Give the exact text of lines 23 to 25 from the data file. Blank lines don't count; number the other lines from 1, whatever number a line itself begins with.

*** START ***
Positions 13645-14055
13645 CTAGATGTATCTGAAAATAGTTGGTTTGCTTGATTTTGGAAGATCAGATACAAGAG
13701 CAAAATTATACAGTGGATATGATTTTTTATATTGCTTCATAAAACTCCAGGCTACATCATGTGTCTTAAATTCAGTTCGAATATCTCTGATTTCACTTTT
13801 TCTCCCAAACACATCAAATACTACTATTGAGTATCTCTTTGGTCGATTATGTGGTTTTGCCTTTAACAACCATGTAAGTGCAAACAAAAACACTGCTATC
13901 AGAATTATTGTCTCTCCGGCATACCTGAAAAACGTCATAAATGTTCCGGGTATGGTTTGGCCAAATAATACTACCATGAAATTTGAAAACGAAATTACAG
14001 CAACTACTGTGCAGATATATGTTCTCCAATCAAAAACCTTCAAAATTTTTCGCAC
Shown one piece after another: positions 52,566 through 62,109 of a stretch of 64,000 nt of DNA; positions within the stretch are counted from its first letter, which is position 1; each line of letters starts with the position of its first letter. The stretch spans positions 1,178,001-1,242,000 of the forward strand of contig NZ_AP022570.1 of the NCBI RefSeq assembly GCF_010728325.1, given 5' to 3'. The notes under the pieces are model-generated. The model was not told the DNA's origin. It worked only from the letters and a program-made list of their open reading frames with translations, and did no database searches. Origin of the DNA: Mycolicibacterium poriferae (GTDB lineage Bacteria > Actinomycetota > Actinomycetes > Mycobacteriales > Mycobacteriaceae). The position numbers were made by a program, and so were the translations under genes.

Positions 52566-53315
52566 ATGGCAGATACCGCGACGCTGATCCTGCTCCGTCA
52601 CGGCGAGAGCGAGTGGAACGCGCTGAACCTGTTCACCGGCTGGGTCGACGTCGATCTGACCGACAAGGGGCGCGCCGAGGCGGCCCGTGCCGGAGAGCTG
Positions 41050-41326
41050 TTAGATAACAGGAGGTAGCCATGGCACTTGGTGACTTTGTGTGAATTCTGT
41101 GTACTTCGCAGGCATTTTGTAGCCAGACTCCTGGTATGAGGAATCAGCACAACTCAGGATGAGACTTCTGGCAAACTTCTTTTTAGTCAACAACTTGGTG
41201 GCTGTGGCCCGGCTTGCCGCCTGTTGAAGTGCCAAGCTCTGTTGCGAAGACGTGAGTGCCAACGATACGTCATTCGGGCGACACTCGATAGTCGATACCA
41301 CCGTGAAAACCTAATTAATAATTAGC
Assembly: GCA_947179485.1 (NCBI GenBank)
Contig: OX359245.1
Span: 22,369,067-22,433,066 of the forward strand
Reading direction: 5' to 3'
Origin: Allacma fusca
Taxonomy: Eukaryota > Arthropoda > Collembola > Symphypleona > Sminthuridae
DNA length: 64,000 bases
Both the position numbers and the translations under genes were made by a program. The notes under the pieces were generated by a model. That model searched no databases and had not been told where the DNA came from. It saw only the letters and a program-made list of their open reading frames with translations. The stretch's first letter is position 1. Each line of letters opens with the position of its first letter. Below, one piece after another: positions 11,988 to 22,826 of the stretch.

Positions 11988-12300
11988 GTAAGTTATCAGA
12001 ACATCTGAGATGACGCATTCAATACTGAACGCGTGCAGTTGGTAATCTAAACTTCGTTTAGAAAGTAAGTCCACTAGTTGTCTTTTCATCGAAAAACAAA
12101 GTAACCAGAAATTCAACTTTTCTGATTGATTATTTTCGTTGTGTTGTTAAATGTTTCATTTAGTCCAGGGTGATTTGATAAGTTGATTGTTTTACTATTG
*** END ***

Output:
Both the position numbers and the translations under genes were made by a program. The notes under the pieces were generated by a model. That model searched no databases and had not been told where the DNA came from. It saw only the letters and a program-made list of their open reading frames with translations. The stretch's first letter is position 1. Each line of letters opens with the position of its first letter. Below, one piece after another: positions 11,988 to 22,826 of the stretch.

Positions 11988-12300
11988 GTAAGTTATCAGA